Wednesday, December 14, 2016

Somebody has to count that vote for Bigfoot!

Most voters in Buncombe County fill out a paper ballot and feed it into a machine that tallies the vote and shows the total number of accepted ballots, providing the voter with a sense of finality. But that's a small part of the process.

The staff's long list of tasks and deadlines includes: helping local candidates file campaign finance paperwork, recruiting and training poll workers, finding early voting locations, creating and proofreading ballots, staying current on state law, setting up polls, tallying unofficial results, researching and counting provisional ballots and absentee ballots, certifying results and, finally, recounting if necessary.

For most ballots, the simple scan is all that's required to add an individual vote to the total, although elections staff keep tabs on ballots in general for months to come, making sure they know the exact number and location of all completed and uncompleted ballots.

Thousands of ballots require additional attention. For example, a staffer has to tally the write-in candidates, reading and recording each handwritten entry. Someone reads every vote, even the ones for Mickey Mouse, Bigfoot or the entire family from "The Fresh Prince of Bel-Air," as happened this year, explained Jennifer Sparks, election information specialist.

The outlandish ones get lumped into the miscellaneous category, but votes for real people who are registered to vote have to be tracked. Anyone who runs for office must be registered to vote.

Buncombe voters wrote in 3,461 candidates in the November election, and Sparks spent five days going through them, she said. Just over 1,500 were for Green Party candidate Jill Stein, who was not on the ballot in North Carolina, but the remainder represented a hodge-podge assortment.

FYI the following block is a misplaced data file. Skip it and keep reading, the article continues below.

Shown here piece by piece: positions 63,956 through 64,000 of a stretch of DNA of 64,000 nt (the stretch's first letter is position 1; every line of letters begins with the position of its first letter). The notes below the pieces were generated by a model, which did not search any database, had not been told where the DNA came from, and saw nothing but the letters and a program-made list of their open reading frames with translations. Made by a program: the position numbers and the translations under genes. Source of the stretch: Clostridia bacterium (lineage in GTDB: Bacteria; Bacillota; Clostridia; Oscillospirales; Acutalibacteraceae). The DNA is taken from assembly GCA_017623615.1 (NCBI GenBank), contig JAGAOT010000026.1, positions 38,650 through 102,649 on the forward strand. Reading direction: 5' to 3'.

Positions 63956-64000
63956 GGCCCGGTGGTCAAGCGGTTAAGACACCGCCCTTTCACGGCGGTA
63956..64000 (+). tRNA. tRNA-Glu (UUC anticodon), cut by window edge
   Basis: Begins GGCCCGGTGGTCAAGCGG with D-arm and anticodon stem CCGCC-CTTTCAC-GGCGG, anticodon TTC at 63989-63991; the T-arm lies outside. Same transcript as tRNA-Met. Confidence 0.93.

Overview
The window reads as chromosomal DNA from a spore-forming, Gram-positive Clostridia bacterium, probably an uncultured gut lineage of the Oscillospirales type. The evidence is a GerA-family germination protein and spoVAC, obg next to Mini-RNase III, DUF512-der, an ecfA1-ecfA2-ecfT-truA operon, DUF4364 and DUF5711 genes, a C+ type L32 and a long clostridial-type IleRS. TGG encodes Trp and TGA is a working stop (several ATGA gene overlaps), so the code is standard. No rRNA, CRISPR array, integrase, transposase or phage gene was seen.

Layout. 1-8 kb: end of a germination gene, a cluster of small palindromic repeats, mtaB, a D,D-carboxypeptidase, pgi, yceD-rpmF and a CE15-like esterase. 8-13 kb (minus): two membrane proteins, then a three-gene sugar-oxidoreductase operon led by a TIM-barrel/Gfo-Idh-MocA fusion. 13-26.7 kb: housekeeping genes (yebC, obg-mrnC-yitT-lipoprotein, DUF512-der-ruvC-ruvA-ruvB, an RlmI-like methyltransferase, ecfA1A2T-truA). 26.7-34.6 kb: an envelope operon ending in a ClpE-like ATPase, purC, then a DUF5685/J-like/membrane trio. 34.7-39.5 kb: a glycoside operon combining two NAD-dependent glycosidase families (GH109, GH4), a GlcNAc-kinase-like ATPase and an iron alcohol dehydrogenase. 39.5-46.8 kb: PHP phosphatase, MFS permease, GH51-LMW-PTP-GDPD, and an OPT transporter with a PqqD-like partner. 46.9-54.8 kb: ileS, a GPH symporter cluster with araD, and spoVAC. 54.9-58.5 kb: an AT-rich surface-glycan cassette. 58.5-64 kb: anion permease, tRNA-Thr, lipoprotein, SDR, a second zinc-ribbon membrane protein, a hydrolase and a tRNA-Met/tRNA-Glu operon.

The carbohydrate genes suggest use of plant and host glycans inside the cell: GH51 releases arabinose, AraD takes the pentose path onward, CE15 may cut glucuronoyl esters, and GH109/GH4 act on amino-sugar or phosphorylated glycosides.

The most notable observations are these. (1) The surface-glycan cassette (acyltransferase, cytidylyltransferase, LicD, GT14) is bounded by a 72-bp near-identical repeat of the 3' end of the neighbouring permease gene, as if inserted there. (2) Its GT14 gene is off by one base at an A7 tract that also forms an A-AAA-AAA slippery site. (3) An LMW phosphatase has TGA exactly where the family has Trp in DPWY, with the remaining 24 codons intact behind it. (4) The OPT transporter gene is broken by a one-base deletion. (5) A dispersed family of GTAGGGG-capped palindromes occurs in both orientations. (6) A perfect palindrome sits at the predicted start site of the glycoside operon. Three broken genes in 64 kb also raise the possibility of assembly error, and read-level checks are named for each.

Write-in votes are one of many reasons a ballot will require staff attention. Sometimes ballots are ripped or wrinkled and the machine can't read them. Other times, staff discovers a voter's registration is not verified and has to figure out what to do with the ballot.

Sometimes poll workers flag problematic ballots, lumping them into the provisional category. Staff spends days sorting through these ballots. An affidavit describing the voter is on the outside, but the votes are sealed in an envelope that can only be opened by the county Board of Elections in a public meeting.

The reasons ballots become provisional are as unique as the voter who casts them. Sometimes, voters are simply confused about the process. This year, a Buncombe man cast an absentee ballot, got worried it was lost in the mail, and went to an early voting site and cast another ballot. Staff discovered he had voted twice and removed one of the ballots.

In several instances, staff had to sort out confusion that arose from fathers and sons with the same name. Junior accidentally cast a ballot using senior's registration. Staffers called everyone involved, figured out what went wrong and corrected the count.

In the case of invalid and duplicate ballots, votes need to be removed from the overall count. Other times, ballots from the provisional pool need to be added. A process is in place to ensure staffers don't know whose votes they're adding or deducting.

A four-person bipartisan team — two Republicans and two Democrats — transfers ballots to a tally sheets, and Sparks enters the tallies into tally software as a camera looks on.

Staff received more than 140,000 ballots in the general election, the most Buncombe residents have ever cast. More than 1,000 were flagged for individual consideration in public meetings.

Source: Citizen Times

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